How to Minimize Turnover on Your Sales Staff

Turnover in sales is high — to say the least. With an annual sales turnover rate of 27%, it’s actually double the rate of the overall labor force.

Not only are the rates unfortunate, but they’re also costly. The time and money you spend on sales training are lost. Your investment doesn’t bring the return you needed. It’s back to square one every time a salesperson leaves.

Why do salespeople leave so frequently? Mainly because they don’t hit their goals. Instead of individually fixing the problem, managers usually try to treat everyone the same and find a one-size-fits-all solution to sales challenges.

But different people have different challenges.

Most salespeople don’t want to do a bad job — they just don’t know how to do a good job. They don’t know what steps to take to be successful. They need a strategy. And as their manager, it’s your job to help them find it.

Here’s how to get them on track.

1. Be Present

Good managers are aware of what’s going on with their team. They’re keyed-in and alert to how everyone’s doing and what their team needs. They look for ways to specifically equip their salespeople and help them improve.

Good managers do NOT do the salesperson’s job for them. A lot of sales managers were good salespeople who want to be friends with their sales team. But it doesn’t help anyone when this relationship turns into favor-asking and oversights. Instead, be aware of how your team members operate and show them the path to improvement individually. Give them the flexibility to decompress. Empathize with their situation. Then give them the tools they need to turn that stress into a challenge, not a threat.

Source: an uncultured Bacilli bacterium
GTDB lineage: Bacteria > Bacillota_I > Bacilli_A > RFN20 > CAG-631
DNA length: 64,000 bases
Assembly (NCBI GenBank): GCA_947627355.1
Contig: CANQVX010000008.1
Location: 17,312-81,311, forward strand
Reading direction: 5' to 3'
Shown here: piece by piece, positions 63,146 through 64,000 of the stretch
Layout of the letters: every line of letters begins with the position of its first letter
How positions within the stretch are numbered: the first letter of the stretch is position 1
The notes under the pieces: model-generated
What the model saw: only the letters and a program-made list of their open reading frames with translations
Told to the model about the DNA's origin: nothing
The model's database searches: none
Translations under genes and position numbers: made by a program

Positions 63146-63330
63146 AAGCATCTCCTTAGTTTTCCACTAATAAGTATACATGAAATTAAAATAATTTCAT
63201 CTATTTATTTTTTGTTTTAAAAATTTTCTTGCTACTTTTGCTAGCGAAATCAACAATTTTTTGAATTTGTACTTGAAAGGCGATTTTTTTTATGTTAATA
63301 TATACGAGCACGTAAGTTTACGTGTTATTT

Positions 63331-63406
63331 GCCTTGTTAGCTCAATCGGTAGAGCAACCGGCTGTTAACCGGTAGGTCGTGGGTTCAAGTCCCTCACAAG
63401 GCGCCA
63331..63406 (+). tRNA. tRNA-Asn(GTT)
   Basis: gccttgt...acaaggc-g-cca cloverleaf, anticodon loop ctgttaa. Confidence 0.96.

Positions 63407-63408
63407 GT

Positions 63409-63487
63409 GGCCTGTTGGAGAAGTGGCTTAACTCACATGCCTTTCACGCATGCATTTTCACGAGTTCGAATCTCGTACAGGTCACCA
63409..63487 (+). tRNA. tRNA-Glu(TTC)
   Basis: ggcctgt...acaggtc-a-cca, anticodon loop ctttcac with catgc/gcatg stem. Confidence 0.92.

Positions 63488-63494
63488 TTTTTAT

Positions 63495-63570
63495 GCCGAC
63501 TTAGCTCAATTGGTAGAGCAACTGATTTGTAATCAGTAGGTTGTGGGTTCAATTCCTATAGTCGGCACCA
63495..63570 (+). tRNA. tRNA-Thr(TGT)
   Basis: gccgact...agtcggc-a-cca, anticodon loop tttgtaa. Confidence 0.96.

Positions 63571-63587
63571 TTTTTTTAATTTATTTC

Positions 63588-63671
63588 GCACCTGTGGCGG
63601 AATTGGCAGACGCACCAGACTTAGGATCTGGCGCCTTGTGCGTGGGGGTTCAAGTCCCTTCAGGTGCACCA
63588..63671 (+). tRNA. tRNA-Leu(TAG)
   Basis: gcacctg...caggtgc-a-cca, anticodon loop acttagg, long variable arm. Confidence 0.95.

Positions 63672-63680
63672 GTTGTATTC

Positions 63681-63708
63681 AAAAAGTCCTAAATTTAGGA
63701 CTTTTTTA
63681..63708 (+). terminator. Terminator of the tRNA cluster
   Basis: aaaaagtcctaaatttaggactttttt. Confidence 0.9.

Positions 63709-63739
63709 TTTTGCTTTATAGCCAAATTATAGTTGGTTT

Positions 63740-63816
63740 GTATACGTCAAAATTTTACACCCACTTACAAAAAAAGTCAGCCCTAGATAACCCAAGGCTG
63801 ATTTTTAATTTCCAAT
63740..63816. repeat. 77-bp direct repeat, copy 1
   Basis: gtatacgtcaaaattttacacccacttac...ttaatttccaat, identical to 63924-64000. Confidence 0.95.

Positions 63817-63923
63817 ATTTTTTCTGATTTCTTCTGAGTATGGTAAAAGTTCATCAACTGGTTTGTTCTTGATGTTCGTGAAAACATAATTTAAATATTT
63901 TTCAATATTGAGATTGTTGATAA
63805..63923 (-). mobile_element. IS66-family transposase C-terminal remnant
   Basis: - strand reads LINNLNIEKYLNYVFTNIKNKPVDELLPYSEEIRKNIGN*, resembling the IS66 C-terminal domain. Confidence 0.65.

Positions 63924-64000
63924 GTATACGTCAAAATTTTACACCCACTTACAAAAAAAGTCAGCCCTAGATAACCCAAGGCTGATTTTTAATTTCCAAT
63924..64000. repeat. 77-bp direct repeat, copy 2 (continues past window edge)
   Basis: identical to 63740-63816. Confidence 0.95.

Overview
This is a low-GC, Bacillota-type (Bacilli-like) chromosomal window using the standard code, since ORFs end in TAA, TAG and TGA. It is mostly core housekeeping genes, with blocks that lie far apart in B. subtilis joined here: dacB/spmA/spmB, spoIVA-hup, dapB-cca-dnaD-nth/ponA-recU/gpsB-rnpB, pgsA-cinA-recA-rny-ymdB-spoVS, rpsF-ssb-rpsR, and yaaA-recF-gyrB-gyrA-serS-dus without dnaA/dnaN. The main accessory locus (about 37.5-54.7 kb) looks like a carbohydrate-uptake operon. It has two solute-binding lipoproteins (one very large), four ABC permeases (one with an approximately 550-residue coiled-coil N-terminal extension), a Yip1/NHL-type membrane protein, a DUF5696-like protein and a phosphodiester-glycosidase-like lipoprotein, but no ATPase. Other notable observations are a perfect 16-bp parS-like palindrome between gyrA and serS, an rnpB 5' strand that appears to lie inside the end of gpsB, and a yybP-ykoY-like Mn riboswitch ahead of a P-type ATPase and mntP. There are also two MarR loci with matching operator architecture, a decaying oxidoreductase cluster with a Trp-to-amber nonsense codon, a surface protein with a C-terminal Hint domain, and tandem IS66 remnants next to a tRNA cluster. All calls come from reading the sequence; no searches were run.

2. Match Pay to Effort

No one wants to be a part of a get-rich-quick scheme. We’re too smart to think that easy money is all it seems. At the same time, no one wants to be underpaid for what they do. People start looking for other jobs when the pay doesn’t line up. If you pay too much, they don’t feel good about their work. If you pay too little, they start looking for another company who will pay them the real value of their contribution.

The compensation has to be commensurate with their efforts. The best compensation structure is typically one that mirrors the way your business makes money. If your salespeople profit as your business does, everyone is motivated to make the company more successful. If there are certain activities that are valuable to you, then pay them for it. But make sure those efforts help achieve results that benefit everyone.

3. Recruit the Right Employees

As you’re building your team and structuring compensation, you’re also cultivating a positive environment. Keep HR in the loop on how your team works. Make sure they know your core values and the positive culture you’ve established. In the interview process, ask questions that give insight on their values. You need to know if they believe in your core values. If they have the potential to become a core value violator, don’t hire them.

Also, have your salespeople recruit when you’re looking to hire a new team member. If they’re active in recruiting, interviewing, and hiring, you’ll eliminate a lot of red-flag candidates and therefore eliminate a lot of sales turnover.

Each person has a unique approach to sales, but everyone wants a boss who’s in their court. They want someone on their team who’s rooting for their success. If you’re a tuned-in manager who helps each salesperson hone their sales approach, offers fair compensation, and hires based on values and positivity, you’ll build a team that will last.